Kippreport looks into the new trend and the change in strategyNovember 29, 2015 5:01
According to the latest world freedom report released by US-based Freedom House, most of the Middle East countries are “Not Free.”
January 13, 2010 1:32 by Aarti Nagraj
And it’s not just the media clampdown; human rights bodies and experts have long being questioning how justice is meted out in Gulf Arab countries.
Earlier this week, the US government asked the UAE to review the acquittal of Sheikh Issa bin Zayed al-Nahyan, a member of Abu Dubai’s royal family, who was accused of abusing an Afghani grain merchant in 2004. He was charged with rape, endangering a life and causing bodily harm after a video allegedly showed him torturing the Afghan man was released.
However, the UAE foreign minister Sheikh Abdullah bin Zayed al-Nahyan rejected the US’s call. “There’s no way the UAE government is going to get involved on any court ruling,” Zawya Dow Jones quoted him as saying on Tuesday. “If we start doing so, what does that tell us about any court system in any country in the world? That defeats the point of an independent judiciary.”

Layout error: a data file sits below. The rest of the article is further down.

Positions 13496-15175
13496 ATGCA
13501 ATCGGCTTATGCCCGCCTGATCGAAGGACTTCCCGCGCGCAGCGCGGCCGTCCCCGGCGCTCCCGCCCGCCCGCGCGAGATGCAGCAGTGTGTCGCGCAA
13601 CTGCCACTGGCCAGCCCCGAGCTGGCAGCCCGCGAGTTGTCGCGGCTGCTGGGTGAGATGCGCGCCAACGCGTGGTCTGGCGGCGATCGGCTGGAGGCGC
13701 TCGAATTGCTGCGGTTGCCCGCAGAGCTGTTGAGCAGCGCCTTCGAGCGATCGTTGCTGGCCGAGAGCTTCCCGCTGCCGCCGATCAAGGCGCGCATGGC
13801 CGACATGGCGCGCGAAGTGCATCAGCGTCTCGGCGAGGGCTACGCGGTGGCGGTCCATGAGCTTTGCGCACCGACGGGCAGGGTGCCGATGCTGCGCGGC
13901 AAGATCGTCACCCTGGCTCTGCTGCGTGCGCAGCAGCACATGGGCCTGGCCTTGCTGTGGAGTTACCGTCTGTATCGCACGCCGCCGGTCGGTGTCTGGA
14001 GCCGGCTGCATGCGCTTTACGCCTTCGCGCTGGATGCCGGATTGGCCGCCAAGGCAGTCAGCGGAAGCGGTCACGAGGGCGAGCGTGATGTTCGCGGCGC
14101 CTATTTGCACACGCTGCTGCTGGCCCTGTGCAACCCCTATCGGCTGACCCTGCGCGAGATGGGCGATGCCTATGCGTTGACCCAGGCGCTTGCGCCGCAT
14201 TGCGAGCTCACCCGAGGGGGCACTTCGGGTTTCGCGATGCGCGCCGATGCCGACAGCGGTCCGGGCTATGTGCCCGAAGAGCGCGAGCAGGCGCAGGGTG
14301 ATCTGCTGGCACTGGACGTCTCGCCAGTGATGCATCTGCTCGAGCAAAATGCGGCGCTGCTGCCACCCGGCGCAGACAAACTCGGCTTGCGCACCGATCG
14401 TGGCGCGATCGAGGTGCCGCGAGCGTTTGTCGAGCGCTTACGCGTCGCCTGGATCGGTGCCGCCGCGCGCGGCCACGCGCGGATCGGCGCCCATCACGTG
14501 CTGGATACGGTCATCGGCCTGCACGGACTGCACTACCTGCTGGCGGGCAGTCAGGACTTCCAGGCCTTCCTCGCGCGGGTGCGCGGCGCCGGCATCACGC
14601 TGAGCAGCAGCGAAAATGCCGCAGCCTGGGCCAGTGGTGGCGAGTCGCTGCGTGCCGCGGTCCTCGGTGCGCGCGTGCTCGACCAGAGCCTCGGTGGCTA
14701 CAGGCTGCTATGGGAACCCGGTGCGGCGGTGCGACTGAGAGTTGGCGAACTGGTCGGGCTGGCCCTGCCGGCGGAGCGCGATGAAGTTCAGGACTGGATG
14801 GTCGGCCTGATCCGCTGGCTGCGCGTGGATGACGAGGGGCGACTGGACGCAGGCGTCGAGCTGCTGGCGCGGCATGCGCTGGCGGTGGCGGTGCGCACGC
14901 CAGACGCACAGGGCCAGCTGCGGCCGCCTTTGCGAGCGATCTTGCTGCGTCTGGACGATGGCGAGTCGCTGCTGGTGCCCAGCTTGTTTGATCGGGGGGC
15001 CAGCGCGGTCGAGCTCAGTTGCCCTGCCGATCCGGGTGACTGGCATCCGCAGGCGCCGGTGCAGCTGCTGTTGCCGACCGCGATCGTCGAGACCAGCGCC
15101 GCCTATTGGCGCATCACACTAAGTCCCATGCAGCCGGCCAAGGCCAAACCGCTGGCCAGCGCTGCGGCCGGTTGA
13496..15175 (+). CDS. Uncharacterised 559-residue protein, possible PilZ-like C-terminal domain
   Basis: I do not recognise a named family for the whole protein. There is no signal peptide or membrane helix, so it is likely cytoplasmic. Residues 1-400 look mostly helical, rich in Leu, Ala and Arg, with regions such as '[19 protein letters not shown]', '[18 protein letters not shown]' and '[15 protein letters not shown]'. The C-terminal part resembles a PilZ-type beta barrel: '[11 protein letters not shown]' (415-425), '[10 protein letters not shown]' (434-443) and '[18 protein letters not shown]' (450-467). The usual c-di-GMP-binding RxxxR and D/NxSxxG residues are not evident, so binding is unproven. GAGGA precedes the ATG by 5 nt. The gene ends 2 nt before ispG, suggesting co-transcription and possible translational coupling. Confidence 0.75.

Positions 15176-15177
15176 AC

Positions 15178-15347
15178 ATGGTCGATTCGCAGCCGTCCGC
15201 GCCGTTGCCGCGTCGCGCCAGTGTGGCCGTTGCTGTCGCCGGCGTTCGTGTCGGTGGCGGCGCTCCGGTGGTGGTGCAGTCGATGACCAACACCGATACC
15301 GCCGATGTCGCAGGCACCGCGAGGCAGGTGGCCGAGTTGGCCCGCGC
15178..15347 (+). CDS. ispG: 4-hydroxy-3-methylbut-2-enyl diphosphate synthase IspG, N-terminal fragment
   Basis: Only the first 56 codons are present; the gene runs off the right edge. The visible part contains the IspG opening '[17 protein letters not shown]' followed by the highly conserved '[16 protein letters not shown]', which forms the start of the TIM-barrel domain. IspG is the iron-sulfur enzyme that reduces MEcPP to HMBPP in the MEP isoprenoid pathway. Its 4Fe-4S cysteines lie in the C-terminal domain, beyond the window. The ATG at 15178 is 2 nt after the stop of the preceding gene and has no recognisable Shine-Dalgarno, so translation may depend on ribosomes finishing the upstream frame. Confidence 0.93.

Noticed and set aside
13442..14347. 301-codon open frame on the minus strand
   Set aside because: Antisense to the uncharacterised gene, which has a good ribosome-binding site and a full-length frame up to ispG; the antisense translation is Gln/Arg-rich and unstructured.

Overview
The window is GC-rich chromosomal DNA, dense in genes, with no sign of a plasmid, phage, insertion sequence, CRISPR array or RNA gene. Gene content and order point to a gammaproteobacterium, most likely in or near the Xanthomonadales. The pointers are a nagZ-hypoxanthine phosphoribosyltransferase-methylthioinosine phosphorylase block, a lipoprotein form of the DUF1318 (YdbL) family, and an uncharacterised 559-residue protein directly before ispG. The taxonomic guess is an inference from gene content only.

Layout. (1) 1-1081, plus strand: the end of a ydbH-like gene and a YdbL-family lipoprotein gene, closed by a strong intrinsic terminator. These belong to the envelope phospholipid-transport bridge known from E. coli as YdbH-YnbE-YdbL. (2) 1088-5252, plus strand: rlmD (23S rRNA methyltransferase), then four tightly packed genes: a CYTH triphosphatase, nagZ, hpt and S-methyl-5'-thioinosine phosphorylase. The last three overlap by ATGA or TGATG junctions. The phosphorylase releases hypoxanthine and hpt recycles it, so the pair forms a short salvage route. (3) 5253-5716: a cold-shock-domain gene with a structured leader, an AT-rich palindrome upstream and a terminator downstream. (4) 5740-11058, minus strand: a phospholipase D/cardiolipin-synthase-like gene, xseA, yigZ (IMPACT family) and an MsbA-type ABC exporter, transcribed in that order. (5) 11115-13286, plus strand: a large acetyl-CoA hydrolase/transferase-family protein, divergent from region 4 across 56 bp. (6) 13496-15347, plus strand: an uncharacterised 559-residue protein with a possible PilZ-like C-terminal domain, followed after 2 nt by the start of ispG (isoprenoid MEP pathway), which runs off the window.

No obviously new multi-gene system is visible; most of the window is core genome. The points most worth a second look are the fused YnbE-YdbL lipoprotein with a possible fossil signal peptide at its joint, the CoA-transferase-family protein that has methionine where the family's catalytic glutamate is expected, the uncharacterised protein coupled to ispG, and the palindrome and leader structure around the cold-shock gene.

Saudi’s justice system also came under fire after the kingdom recently imposed the death penalty on a Lebanese man for practicing witchcraft. Human Rights Watch said that Ali Sibat was arrested during a pilgrimage in Medina in 2008 because he made psychic predictions on a Lebanese TV channel.
“Saudi courts are sanctioning a literal witch hunt by the religious police,” Sarah Leah Whitson, Middle East director of the body said in a statement. “The crime of ‘witchcraft’ is being used against all sorts of behavior, with the cruel threat of state-sanctioned executions.”